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Barbershop: Obama's News Conference, Trump And Kanye, And 'Star Wars'


Now it's time for a trip to the Barbershop. That's where we gather a group of interesting folks to talk about what's in the news and what's on their minds. Sitting in the chairs for a shape-up this week are Ron Christie. He's a former adviser to President George W. Bush and Vice President Dick Cheney. Now he's a political strategist and an adjunct professor at Georgetown University. He's in our studios in New York City. Welcome, Ron. Welcome back.

RON CHRISTIE: Hello, Michel.

MARTIN: Also in New York is Danielle Belton. She's an associate editor for The Root and runs her pop culture and politics blog The Black Snob. She's also up there with Ron. Hi, Danielle. Welcome back.

DANIELLE BELTON: Hey, Michel. How's it going?

MARTIN: Good. Better now that you're here.


MARTIN: And also with us is Tammy Garnes. She's the co-producer of the film "August 28" which is directed by Ava DuVernay who, incidentally, we are going to hear from later in this program. "August 28" is showing at the National Museum of African-American History and Culture, and Tammy Garnes joins us from member station WABE in Atlanta. Tammy Garnes, welcome back to you as well.


MARTIN: So let's start with President Obama's final press conference of the year. It was yesterday. It went on for about an hour and a half. He talked about his accomplishments during his eight years in office in the economy, health insurance and foreign policy. And one statement that's making headlines is what he said about Russia. And this, of course, comes after news that Russia was behind the targeted leaks of emails and intended to interfere with U.S. elections. Just listen to a little bit of what the president had to say.


PRESIDENT BARACK OBAMA: The Russians can't change us or significantly weaken us. They are a smaller country. They are a weaker country. Their economy doesn't produce anything that anybody wants to buy except oil and gas and arms. They don't innovate, but they can impact us if we lose track of who we are.

MARTIN: Well, Danielle Belton, I mean - a little bit more intense hearing it the second time. I'm going to start with you just - I'm asking just really a broader question of what stood out for you from the press conference?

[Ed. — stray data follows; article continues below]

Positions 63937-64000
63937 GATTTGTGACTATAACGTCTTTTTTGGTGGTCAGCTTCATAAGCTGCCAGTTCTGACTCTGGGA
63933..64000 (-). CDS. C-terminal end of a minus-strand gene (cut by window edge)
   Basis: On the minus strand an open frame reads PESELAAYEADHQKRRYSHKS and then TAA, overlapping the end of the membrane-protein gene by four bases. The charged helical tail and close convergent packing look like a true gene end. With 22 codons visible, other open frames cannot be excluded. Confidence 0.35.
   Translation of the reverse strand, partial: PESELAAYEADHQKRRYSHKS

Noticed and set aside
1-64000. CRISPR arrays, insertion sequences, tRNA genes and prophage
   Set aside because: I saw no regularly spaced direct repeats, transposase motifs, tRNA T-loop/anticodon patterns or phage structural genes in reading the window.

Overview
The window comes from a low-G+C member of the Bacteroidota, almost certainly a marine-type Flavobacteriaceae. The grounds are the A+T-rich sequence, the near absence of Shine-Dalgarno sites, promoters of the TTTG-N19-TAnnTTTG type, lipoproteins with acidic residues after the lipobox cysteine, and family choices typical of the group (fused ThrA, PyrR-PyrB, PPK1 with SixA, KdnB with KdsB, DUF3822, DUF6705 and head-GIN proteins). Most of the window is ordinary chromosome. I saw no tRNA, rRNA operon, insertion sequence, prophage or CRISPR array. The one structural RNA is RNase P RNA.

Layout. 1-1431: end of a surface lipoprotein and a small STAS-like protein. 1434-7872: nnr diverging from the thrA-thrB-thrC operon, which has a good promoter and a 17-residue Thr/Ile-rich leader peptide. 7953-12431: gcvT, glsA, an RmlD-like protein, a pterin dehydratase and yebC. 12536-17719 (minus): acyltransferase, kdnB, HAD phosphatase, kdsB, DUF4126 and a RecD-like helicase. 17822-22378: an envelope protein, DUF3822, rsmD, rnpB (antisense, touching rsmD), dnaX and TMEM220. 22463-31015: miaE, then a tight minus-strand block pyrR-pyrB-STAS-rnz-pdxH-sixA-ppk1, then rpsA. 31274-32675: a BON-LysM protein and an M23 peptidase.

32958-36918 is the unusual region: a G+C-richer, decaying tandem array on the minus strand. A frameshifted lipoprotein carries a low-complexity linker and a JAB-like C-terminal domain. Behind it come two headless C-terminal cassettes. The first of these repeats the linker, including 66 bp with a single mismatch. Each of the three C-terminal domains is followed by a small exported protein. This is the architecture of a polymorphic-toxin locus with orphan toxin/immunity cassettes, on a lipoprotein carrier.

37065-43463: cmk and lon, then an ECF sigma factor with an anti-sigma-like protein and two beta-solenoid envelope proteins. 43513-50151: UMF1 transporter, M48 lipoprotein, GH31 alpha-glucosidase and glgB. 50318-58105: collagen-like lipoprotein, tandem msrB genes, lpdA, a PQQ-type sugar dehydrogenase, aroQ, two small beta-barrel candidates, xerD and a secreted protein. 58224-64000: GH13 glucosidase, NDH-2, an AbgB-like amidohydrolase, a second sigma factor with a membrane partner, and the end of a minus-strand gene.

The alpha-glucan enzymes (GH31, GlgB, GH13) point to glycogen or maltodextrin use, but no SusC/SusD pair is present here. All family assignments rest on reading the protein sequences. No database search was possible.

BELTON: You know, what stood out for me is, you know, President Obama is just a calm, collected person in a time that does not feel very calm or collected. And in some respects, it's - for some people, it's just not comforting. Like, it made me think of, you know - Michelle Goldberg wrote this piece in Slate about this and say how it's increasingly clear that Donald Trump won the election with a deliberate aid of Vladimir Putin. And the president-elect seems intent on rewarding his benefactor with a friendly state department. Like, it's - there's something genuinely, like, horrifying seems to be going on, and President Obama essentially is the meme of the character sitting in a room that's on fire saying this is fine.

MARTIN: Interesting. Ron Christie, what about you? What was your takeaway?

CHRISTIE: Well, I largely agree with Danielle. I think it's interesting that the incoming president-elect and the current president - they seem to be an antithesis of one another. And I looked at President Obama's press conference yesterday, and he was very nostalgic. He was wistful. It's clear that he'd spent a lot of time thinking about his last eight years in office and what he thought it meant to the country. And, obviously, as one who doesn't always agree with the president's policies or his politics, I thought he did a very good job of at least ending his term on a positive note while at the same time showing remarkable emotion from a man who doesn't show much emotion about the situation in Syria and in general in Aleppo in particular.